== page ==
A council in regional Victoria has pledged to use a practical approach towards proposed regulations that would empower council employees to regulate the length of grass on private properties and require the removal of “unattractive” items like scrap metal and old vehicles. This decision was made after facing opposition from farmers.
The local government of South Gippsland has recently proposed changes to their general law for the community to provide feedback on. The proposed update includes a maximum height of 30cm for grass, with the goal of improving the overall appearance of the area and decreasing the risk of fires.
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The current version of the draft laws suggest the potential for restricting the height of fodder and forage crops in paddocks.
At a recent council meeting, Scott Rae, a councillor and farmer of beef and sheep, expressed his full support for farmers to voice their concerns.
Rae expressed her dilemma regarding the importance of having laws specific to our community, while also acknowledging the possibility of a lack of understanding among those in the agricultural industry.
Emma Germano, president of the Victorian Farmers Federation and a farmer in south Gippsland, expressed her belief that the proposal was a mistake made by bureaucrats.
She expressed disappointment in the mistake made and the resulting concern in the community. However, she is confident that the council will not prevent farmers from making hay and silage when making decisions.
I believe this was not meant to interfere. It seems to be a mistake.
The intention of the bylaw, according to Mayor Nathan Hersey, was never to restrict the height of fodder crops and forage grasses.
Hersey stated that it was a valuable lesson to ensure the wording is accurate. It was evident that the wording needed to be clarified for the general public to comprehend and meet their expectations. This message has been clearly communicated.
Hersey, a breeder of highland cattle, stated that he had been transporting hay that exceeded the 30cm limit. He also mentioned that the consultation period had been extended until 9 November, after receiving numerous complaints initially.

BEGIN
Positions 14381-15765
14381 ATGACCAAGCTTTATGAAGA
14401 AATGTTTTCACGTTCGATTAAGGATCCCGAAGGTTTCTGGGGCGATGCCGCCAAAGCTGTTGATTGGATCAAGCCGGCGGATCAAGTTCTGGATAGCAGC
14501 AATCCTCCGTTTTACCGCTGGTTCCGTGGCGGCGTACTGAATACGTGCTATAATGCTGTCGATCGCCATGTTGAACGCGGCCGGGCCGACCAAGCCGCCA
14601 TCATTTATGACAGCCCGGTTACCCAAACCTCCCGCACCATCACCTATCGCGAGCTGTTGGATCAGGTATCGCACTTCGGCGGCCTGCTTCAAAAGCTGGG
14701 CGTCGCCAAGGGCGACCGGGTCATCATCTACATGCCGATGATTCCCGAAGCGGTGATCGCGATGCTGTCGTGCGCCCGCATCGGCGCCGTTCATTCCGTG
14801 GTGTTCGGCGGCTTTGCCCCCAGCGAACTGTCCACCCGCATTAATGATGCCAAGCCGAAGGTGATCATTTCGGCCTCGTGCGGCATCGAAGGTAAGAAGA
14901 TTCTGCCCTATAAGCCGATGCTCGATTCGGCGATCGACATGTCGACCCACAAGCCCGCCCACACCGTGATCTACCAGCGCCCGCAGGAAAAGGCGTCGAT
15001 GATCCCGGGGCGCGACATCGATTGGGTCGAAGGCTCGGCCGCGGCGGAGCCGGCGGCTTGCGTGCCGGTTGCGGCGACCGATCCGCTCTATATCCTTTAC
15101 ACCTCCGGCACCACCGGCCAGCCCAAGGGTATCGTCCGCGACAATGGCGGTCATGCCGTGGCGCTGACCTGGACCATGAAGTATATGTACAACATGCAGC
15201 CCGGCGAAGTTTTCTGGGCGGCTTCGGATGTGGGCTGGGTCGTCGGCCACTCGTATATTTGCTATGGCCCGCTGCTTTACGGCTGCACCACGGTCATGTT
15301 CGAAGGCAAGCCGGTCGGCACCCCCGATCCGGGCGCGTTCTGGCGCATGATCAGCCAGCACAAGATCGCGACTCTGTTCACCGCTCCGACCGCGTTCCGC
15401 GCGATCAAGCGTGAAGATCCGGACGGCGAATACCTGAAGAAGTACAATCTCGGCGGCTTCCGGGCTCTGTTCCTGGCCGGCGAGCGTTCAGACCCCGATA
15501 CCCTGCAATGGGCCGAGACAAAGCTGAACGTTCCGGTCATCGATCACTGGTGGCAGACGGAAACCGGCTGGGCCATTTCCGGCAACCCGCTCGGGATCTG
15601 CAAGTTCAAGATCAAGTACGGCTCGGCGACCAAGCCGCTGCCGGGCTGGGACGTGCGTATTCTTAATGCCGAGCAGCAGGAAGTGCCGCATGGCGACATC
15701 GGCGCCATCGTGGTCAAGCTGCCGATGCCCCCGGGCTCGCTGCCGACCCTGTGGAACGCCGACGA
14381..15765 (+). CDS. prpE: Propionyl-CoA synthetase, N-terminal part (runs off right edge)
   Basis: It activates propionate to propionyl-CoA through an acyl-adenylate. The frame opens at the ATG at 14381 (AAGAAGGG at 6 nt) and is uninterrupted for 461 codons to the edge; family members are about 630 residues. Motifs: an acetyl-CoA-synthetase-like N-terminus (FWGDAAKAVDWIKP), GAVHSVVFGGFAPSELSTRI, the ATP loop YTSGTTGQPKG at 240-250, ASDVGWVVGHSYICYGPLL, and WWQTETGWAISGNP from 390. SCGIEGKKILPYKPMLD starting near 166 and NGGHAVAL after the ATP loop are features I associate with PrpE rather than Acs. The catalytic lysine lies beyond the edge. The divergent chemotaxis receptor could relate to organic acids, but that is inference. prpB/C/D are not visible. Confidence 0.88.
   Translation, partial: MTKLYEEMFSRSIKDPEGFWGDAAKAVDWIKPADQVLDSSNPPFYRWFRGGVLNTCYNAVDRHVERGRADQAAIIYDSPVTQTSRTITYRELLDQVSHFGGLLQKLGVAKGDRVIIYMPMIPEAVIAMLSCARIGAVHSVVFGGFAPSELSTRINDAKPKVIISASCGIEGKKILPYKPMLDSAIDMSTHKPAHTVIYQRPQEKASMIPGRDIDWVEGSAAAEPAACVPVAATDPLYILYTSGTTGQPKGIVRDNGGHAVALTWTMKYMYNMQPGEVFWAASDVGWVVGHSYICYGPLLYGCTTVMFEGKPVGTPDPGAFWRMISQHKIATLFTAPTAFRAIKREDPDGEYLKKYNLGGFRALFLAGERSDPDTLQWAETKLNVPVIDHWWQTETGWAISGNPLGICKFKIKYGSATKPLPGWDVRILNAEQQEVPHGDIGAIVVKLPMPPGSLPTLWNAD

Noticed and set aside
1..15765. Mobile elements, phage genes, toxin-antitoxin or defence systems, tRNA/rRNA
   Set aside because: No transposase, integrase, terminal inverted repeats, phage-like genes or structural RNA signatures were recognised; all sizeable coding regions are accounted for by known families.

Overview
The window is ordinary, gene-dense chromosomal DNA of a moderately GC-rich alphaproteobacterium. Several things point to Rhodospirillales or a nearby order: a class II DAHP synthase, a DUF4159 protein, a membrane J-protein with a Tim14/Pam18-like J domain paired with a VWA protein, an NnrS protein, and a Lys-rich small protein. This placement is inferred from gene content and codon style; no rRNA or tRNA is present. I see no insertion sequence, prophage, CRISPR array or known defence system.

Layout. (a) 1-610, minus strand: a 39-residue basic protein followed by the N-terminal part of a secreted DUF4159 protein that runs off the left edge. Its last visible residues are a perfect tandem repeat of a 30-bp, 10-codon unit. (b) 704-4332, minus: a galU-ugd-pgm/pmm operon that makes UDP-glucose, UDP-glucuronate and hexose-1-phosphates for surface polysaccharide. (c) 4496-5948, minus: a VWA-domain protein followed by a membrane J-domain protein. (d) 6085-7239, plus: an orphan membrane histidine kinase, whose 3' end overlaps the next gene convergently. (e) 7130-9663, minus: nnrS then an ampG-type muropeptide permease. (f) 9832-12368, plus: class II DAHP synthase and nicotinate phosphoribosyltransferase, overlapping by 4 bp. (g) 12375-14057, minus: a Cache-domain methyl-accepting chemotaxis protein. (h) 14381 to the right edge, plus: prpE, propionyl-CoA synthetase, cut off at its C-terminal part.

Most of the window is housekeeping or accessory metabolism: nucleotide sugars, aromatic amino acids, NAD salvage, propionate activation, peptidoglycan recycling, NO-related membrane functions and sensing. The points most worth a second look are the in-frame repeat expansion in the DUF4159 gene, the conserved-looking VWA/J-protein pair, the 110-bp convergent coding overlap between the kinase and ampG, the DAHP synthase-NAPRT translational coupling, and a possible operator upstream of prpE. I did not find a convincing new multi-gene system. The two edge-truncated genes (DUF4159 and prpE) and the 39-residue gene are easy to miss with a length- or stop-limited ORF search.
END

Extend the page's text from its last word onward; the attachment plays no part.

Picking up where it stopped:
“It’s not a matter of us simply making these decisions and expecting you to accept them,” he stated. “This is a process that all councils must go through.”
The 30cm regulation has been implemented in the nearby Bass Coast municipality. The La Trobe council has established a minimum height of 50cm for grass and weeds.
The suggestion was warmly received by Jason Heffernan, the chief officer of the Country Fire Authority. He stated that Gippsland is at a higher risk for grass fires during the summer.
“The CFA is pleased to note that municipal councils are proactively addressing fire safety and is eager to learn more about the specific details of the South Gippsland Shire’s plan,” he stated.
The responsibility of fire safety is shared and CFA will keep collaborating with councils in Victoria to ensure readiness for fires.
The suggested changes to local regulations involve punishing landowners for abandoned digging areas, such as an unfinished dam, as well as for incomplete home improvements and not properly storing unattractive materials like scrap metal, machinery, and boats. Hersey stated that a practical approach would be used to restore trust with the public.
“It’s all subjective – what may be unappealing to some may be cherished by others,” he stated. “Police will always have the ability to exercise their judgement with respect to local regulations.”
“In regional Victoria, common sense is highly valued and I believe that we have an abundance of it. We will devise an approach to local laws that is effective and aligns with the community’s expectations.”
Rae expressed appreciation for practical assurances during the council gathering, but issued a cautionary message. He relayed a statement from a promising new politician: “No legislation is enacted without the intention to enforce it.”
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